Apparently, most Oregonians agree. Baugnon says OHS manages to find homes for nearly all the animals that pass through its doors, a total of 11,521 pets in 2011 alone. Its “save rate” of 99% for dogs and 96% for cats compares to the national rate of 25% for dogs and 20% for cats.
“Oregonians really demand that we take care of our homeless pets,” says Baugnon, who notes that the state’s animal protection laws are among the strongest in the country. “People are making pets a priority, even homeless pets. I think that makes us an exceptional place to live.”
Tuesday, August 18, 2015
BY JASON NORRIS | CFA
Earlier this month, the People’s Bank of China (PBoC) announced they were going to devalue their currency, the Renminbi. While the amount of the targeted change was to be roughly 2 percent, investors read a lot more into the move. The Renminbi had been gradually appreciating against the U.S. dollar (see chart) as to attempt to alleviate concerns of being labeled a currency manipulator.
Thursday, August 27, 2015
BY LINDA BAKER
How do you put a baby on the cover of a business magazine without it looking too cutesy?
Monday, July 13, 2015
BY JACOB PALMER
Holding a Power Lunch at Veritable Quandary in downtown Portland.
Friday, July 10, 2015
BY DAN COOK
The Affordable Care Act has triggered a rush on health care plan redesign, a process fraught with hidden costs and consequences.
Wednesday, August 19, 2015
BY AMY MILSHTEIN
Training, from the mundane to the sublime, bolsters companies and workers in an uncertain world.
Thursday, August 20, 2015
Which of the following would be most effective in reducing the cost of operating a public university in Oregon?
Tuesday, July 14, 2015
The Big One serves as an allegory for Portland, a city that earns plaudits for lifestyle and amenities but whose infrastructure is, literally, crumbling.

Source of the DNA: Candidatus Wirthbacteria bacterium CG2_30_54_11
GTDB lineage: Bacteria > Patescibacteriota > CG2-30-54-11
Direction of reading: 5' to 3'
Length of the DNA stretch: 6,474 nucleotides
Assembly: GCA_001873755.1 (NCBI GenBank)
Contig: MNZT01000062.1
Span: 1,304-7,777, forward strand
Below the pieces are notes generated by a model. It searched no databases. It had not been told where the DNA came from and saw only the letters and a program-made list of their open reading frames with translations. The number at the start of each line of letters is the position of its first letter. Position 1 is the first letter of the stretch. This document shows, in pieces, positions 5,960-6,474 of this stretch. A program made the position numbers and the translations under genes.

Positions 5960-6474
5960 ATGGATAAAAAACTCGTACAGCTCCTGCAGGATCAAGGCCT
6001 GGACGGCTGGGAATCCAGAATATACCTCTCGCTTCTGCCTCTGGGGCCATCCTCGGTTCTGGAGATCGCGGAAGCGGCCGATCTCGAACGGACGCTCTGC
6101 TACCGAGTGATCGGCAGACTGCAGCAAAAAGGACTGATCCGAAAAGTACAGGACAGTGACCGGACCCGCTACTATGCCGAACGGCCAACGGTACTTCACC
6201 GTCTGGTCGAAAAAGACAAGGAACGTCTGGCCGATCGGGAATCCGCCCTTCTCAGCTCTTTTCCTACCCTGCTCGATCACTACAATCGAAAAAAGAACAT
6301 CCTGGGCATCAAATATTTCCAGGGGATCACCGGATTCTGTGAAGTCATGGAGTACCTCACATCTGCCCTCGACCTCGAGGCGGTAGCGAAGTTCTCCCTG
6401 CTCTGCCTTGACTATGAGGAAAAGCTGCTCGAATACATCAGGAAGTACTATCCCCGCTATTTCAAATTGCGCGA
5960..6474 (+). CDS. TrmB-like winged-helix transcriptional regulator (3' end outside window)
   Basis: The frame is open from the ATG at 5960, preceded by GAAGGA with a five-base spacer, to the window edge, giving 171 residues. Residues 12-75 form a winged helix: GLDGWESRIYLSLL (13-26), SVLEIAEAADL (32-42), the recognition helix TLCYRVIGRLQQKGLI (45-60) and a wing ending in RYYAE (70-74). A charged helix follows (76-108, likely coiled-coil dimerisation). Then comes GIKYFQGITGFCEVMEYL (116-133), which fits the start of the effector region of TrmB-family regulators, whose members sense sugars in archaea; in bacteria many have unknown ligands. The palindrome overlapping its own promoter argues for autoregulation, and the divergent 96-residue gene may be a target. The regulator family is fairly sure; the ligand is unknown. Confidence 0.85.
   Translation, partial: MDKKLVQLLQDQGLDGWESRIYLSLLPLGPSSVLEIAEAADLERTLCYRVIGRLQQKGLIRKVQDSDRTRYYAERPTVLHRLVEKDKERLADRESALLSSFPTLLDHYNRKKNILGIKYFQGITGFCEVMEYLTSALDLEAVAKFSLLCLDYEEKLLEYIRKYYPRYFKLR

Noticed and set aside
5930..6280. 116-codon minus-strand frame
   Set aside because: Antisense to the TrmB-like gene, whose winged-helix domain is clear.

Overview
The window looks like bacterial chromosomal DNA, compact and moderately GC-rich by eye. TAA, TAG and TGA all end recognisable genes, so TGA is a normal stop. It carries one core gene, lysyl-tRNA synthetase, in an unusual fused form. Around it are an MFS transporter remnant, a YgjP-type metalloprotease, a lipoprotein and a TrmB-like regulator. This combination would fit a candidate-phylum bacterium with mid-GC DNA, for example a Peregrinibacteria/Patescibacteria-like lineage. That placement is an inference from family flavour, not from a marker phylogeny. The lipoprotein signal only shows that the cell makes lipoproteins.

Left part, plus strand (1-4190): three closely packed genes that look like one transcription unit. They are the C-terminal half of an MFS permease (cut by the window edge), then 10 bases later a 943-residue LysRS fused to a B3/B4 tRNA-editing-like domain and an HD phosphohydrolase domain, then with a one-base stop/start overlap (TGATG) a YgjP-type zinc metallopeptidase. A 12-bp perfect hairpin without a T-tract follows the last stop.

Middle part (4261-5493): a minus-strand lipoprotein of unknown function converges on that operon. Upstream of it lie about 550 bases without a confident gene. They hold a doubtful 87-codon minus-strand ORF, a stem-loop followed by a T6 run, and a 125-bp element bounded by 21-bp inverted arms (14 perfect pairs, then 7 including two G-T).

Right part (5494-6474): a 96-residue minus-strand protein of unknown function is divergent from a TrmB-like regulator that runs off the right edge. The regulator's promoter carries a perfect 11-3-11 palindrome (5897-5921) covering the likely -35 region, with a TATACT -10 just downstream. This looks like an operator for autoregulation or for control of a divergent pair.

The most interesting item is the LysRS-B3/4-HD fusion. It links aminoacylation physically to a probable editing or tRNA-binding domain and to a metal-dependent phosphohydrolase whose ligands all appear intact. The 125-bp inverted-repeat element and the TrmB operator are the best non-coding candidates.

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For good or ill, gay marriage inspires many people. They have strong feelings about it. Sometimes those strong feelings are grounded in religion and sometimes they are not. When the workplace is added to the mix, emotions tend to run high. After giving an overview of two current situations, The Bullard Edge is going to outline three key points for consideration and clarity.
Yesterday, a divided National Labor Relations Board dropped another hammer on the employer community. In a long-awaited and much debated move, the Board jettisoned the decades old standard for determining when two independent businesses should be considered joint employers of an individual worker for collective bargaining purposes.
Transforming the culture of Oregon’s educational leadership.
Attendance, breakfast buffet, materials, certificate of attendance and parking are all complimentary on behalf of the firm.
New regulations are in effect and more updates are on the horizon, are you prepared?
The Oregon Entrepreneurs Network (OEN) is pleased to announce 16 finalists — from over 60 nominees — for the 2015 OEN Tom Holce Entrepreneurship Awards.